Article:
Peter Grindrod’s 10 Miles of Mars

Way back in 2013, I interviewed Dr Peter Grindrod for UCL’s student magazine, Pi. Dr Grindrod is a planetary scientist who also puts a lot of time into outreach activities. Last year, he curated a photography exhibition at UCL called 10 Miles of Mars — a huge Martian panorama.

An edited version appears in the magazine (you can read it on page 24 of the online magazine). Here is the full interview.

10 Miles of Mars (source: Londonist)

10 Miles of Mars (source: Londonist)

How did 10 Miles of Mars come about? What was the inspiration behind it?
I’d wanted to do it for years. Every day I get to look at breath-taking images of Mars for my research, and I really wanted to share both their detail and importance to a wider audience. But the final push came when I saw the huge Mars panoramas at the Wonders of the Universe exhibition at the National Maritime Museum earlier this year – they were mesmerising and I knew I had to go for this 10 Miles of Mars idea.

What does the exhibition mean to you?
My idea behind the exhibition was simple – to showcase a beautiful image at an unprecedented scale. Up close, the image was supposed to challenge people with an array of bizarre textures and colours; from further afield, the image could show an ethereal visage of an alien, yet also strangely familiar, world. If people left confused by what they were looking at, or interested in learning more, then I’m happy.

What is important to you about viewing/presenting research as art?
I guess this varies each time it’s done. Sometimes it’s exploring the idea of scale, by removing any reference to size and just letting the shapes talk themselves. Other times it’s the human side of the research, showing the people carrying out the field or lab work. The main thing though is trying to share a little bit of the excitement and wonder that is inherent in science.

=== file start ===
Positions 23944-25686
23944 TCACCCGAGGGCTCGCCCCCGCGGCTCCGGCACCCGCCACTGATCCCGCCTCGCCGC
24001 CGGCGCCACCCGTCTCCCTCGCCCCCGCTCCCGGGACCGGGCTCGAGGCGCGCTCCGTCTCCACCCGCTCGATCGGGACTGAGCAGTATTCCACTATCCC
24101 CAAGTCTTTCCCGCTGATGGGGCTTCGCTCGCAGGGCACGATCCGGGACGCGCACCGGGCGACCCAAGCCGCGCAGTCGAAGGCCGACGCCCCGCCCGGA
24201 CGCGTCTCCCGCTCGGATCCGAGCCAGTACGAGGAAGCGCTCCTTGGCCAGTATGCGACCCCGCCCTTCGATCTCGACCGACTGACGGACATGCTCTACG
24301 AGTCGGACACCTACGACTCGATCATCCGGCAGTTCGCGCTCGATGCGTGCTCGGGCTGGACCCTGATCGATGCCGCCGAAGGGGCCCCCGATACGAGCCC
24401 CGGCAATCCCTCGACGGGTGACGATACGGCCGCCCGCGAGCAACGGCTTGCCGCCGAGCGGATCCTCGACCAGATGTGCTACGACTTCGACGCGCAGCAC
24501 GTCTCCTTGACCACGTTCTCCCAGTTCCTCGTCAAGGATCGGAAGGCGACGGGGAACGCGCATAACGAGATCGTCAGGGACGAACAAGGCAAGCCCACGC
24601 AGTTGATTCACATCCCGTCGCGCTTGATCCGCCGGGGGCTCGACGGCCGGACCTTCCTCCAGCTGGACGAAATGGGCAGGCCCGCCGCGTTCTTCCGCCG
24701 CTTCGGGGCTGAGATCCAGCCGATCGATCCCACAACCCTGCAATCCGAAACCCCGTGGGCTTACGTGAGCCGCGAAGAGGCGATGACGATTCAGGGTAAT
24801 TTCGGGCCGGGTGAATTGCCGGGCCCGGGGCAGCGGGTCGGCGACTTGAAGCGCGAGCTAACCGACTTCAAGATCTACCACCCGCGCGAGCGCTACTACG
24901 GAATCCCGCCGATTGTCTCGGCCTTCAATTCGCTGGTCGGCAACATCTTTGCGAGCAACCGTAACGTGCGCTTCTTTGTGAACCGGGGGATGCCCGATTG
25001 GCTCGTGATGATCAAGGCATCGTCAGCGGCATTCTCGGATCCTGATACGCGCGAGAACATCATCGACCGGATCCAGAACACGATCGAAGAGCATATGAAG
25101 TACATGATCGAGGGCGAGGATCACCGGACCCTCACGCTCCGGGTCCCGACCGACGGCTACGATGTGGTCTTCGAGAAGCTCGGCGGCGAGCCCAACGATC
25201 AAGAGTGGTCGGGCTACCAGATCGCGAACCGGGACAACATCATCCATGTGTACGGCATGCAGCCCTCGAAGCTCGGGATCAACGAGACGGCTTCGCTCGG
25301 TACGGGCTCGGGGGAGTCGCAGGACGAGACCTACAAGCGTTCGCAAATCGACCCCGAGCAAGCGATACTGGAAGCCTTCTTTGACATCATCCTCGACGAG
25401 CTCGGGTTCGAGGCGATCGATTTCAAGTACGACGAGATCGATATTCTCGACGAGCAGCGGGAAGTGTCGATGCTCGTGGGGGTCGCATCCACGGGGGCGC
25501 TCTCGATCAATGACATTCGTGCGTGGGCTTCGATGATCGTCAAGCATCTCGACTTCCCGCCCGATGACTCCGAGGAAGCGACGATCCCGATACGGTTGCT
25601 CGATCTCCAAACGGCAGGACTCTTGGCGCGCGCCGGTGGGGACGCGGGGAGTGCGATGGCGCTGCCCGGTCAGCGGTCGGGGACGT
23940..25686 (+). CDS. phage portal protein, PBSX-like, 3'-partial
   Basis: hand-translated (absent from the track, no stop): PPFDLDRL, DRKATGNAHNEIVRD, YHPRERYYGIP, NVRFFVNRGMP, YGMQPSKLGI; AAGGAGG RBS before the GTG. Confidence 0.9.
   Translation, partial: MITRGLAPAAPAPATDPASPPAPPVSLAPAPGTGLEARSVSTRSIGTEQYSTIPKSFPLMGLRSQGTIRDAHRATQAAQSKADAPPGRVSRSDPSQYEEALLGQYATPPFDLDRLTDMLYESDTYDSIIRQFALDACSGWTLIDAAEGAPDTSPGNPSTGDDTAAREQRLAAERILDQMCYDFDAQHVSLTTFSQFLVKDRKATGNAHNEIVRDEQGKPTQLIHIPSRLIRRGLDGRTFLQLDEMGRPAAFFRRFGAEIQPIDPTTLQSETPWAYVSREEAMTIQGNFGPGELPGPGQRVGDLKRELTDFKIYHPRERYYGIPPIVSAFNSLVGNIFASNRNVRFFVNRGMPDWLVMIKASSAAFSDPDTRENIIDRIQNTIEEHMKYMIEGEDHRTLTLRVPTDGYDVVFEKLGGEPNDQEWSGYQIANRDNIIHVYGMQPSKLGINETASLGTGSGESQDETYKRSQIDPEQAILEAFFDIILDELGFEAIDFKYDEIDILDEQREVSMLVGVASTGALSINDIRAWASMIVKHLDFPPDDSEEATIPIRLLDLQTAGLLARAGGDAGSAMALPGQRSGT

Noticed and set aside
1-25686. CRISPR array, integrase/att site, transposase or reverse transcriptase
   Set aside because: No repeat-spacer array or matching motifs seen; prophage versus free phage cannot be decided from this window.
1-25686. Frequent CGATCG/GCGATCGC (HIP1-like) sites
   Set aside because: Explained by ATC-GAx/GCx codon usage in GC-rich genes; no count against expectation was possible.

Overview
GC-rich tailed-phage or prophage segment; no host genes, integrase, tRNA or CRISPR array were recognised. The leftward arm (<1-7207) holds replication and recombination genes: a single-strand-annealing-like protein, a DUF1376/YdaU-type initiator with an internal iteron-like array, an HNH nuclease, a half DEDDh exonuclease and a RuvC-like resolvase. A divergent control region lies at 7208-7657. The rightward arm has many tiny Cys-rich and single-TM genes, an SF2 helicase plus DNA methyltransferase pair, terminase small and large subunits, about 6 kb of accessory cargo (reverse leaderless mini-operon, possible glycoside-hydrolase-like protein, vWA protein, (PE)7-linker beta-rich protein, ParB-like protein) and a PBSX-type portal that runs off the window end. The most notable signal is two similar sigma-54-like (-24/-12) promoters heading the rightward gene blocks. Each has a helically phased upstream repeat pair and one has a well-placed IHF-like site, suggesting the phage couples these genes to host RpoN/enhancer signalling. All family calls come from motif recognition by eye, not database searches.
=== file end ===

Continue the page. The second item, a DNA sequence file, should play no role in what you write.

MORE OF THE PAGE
What was your favourite thing about the Festival of the Planets (and about EPSC 2013 more generally)?
Without doubt my favourite thing was actually seeing 1000 of the top planetary scientists from around the world here at UCL. It was satisfying to see all the hard work by so many people help make a great conference. On a personal note, being given the chance to take part in Space Showoff at the Bloomsbury Theatre was fantastic. The thought of having to go on a West End stage, in front of 200 people and “be funny” was at first terrifying. But in the end, with the aid of my trusty fire extinguisher and astronaut helmet, it ended up being one of the most enjoyable and rewarding things I’ve done.

What made you decide to become a planetary scientist?
I left school thinking that I wanted to do something ‘spacey’, but wasn’t really sure exactly what field. At university I studied planetary science, for no other reason than it sounded interesting and fun. It turned out to be a real multidisciplinary subject, which meant that I got to dabble in geology, chemistry, physics, engineering – some really fascinating stuff.

Why is it important to understand the geological evolution of planets and moons? (The horrible question: what is your research for?)
One of the most fundamental questions that we can ask is whether we are alone in the universe. Despite exploration of our solar system, and the recent discovery of planets around distant stars, arguably the best chance of finding life, at least in the next few decades, remains with Mars. So understanding the geological evolution of planets and moons, and particularly the habitability of Mars, drives and constrains the search for life in the coming decade and beyond.

You’re an experimenter, a theoretician, a fieldworker as well as a science communicator and curator of exhibitions. How do you find the time to do all this?
Well they’re all complimentary and quite often run in parallel. Experiments can take a long time, so while they’re being set-up or run I can get on with other stuff. And fieldwork is a great chance to grab samples for future experiments. To be honest, I don’t actually consider myself that busy compared to some of my colleagues – for example working on the Curiosity mission, one of my friends had to work on Mars time for 3 months, now that’s tough.

Any advice for those considering an academic career?
Explore different topics, play around, have fun, find out what you’re interested in and be passionate about it – then the hard work is just a hobby.

Any advice for those considering a science communication career?
I mainly do it because I enjoy it. It’s taken me a while to figure out what I enjoy doing and what I’m best at, so my advice would be to just go for it. Try different things, new approaches, but overall be passionate and enjoy yourself – it’s contagious.